Awarded both a Golden Globe and an Oscar for Best Foreign Film, acclaimed Italian director Frederico Fellini's Amarcord is a richly visual film about Rimini, a traditional seaside village during the uncertainty of Mussolini's fascist rule. Fellini drew from personal experience to bring the small town and all its colorful characters to life in this story about the escapades of a boy on the cusp of becoming a man.
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- Federico Fellini
- 1975 Golden Globe Awards
- Best Foreign Language Film nominee
- 1975 Academy Award®
- Best Foreign Language Film
- 1976 Academy Award®
- Best Director nominee: Federico Fellini
- Best Writing Original Screenplay nominee
RRestricted. Under 17 requires accompanying parent or adult guardian.
NoLanguage and sound
Italian: Dolby Digital Mono, English: Dolby Digital 2.0 StereoOther features
Color; interactive menus; scene access.
Common Sense Note
Parents need to know that Amarcord, one of Fellini's best movies and one of the most evocative coming-of-age stories ever made, does not flinch from frank sexual content. For example, in one scene, four boys in their early teens sit in a car and masturbate, moaning the names of women they're fantasizing about. In another scene, a woman sits on a teen boy's lap and shoves her exposed breasts into his face, ordering him to suck and kiss them. Several characters smoke (including teen boys in one scene) and there's some social drinking, too. Language (subtitled) is strong throughout, including "f--k," "a--hole," and more. For mature adults, Amarcord is a timeless celebration of the intersections between life, dreams, imagination, and memory.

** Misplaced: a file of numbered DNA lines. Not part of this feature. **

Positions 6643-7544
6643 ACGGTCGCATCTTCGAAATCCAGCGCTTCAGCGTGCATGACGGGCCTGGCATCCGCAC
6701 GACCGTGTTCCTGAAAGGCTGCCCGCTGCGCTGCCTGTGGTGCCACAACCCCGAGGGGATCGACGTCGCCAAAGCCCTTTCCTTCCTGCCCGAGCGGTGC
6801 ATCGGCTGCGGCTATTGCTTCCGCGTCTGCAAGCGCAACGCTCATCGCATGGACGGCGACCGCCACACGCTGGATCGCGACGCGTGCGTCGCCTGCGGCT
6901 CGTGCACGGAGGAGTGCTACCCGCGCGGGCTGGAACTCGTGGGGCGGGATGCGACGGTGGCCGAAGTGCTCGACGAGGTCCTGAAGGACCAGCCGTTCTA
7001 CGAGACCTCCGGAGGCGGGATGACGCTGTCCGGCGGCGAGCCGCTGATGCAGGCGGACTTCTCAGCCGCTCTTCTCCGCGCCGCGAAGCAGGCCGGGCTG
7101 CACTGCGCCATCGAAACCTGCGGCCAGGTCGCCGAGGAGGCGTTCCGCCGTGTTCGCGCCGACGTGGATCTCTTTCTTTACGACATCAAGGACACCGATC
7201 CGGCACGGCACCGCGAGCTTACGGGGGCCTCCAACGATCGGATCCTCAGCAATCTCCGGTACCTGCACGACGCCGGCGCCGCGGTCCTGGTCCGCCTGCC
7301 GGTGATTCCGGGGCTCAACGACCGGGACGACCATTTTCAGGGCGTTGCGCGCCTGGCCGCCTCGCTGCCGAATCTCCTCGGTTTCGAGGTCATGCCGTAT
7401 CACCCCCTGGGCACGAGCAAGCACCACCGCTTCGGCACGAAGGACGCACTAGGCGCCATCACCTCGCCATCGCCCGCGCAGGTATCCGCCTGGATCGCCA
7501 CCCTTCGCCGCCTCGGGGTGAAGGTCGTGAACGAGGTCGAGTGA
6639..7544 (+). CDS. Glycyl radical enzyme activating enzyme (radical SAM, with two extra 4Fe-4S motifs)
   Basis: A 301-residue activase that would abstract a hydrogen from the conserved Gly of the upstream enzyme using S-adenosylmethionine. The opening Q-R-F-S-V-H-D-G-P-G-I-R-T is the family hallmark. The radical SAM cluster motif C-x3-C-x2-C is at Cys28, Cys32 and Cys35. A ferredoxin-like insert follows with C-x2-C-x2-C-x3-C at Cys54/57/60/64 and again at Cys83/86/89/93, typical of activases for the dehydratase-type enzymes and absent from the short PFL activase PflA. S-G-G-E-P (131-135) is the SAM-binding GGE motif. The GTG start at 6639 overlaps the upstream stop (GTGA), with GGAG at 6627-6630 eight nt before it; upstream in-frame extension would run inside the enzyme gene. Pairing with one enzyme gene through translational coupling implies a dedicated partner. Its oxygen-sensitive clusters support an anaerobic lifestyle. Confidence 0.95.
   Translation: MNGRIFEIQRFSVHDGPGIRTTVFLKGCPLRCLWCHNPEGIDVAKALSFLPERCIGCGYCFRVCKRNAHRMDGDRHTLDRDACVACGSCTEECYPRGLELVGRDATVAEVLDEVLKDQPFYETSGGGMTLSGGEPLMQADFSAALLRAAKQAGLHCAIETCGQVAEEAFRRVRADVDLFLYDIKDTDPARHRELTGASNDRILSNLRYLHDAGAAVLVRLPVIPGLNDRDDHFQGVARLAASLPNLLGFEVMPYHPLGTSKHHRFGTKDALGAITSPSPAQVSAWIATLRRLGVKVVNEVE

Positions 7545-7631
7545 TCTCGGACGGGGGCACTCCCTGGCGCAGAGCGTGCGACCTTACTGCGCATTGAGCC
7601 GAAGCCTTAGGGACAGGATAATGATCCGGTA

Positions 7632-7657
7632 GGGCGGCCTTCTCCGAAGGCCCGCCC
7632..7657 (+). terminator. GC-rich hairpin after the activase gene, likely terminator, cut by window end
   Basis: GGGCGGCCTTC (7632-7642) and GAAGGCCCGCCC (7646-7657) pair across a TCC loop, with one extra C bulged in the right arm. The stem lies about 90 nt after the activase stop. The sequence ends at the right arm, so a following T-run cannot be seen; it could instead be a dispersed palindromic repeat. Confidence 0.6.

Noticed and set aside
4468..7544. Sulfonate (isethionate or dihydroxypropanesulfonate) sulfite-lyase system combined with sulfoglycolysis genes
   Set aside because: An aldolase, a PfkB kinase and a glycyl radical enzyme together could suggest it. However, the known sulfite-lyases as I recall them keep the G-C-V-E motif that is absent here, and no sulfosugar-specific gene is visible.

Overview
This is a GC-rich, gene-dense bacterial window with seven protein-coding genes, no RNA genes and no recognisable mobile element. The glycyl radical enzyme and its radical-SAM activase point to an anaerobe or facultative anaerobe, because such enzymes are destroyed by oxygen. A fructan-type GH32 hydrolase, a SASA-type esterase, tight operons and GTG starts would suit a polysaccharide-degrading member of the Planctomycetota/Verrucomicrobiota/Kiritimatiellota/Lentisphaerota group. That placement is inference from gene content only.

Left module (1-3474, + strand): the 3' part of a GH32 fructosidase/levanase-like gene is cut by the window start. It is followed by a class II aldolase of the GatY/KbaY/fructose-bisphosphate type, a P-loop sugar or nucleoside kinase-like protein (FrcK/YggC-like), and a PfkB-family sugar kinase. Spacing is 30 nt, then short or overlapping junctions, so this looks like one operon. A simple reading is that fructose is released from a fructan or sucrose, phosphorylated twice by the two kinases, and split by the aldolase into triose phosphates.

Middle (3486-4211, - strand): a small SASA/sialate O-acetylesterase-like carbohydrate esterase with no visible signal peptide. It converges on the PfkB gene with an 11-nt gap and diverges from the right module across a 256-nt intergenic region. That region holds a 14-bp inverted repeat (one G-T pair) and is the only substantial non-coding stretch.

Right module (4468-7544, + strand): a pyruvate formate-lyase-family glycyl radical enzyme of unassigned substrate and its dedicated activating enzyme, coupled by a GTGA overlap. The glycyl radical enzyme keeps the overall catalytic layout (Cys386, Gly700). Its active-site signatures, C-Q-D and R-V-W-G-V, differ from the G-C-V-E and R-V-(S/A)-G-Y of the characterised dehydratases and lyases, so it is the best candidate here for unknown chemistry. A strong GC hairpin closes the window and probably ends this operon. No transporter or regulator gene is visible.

- Sexual Content
- Strong sexual content. During a confession with a priest, a boy flashes back to the women he has had sexual fantasies about. Four boys sit in a car and masturbate, moaning the names of women they are fantasizing about. There is no nudity, but the car bounces in rhythm with their movements. A large woman sits on the lap of a teen boy and has the boy suck on her exposed breasts. The prostitute of the village is often seen leering and moaning at men as they pass by.
- A father is forced to drink alcohol by Fascist interrogators. A mentally ill man sits in a tree and throws rocks at those attempting to climb the tree and take him down. Soldiers fire guns at a record player playing a "subversive" song from a bell tower.
- Frequent profanity: "F--k," "s--t," "a--hole," "cock," "ass," and "bastard."
- Social Behavior
- There's an underlying theme of the ridiculousness of unjust authority -- from a dictator to a priest -- as well as the sense that the Italians are resilient and that life carries on despite extreme circumstances.
- Not applicable
- Drugs / Tobacco / Alcohol
- Adult characters smoke cigarettes. In the school bathroom, two boys share a cigarette. At the dinner table and on a picnic, characters drink wine.
- Age appropriate
- Not an issue
- Depends on your kid and your family
- Not appropriate for kids of the age most likely to want to see it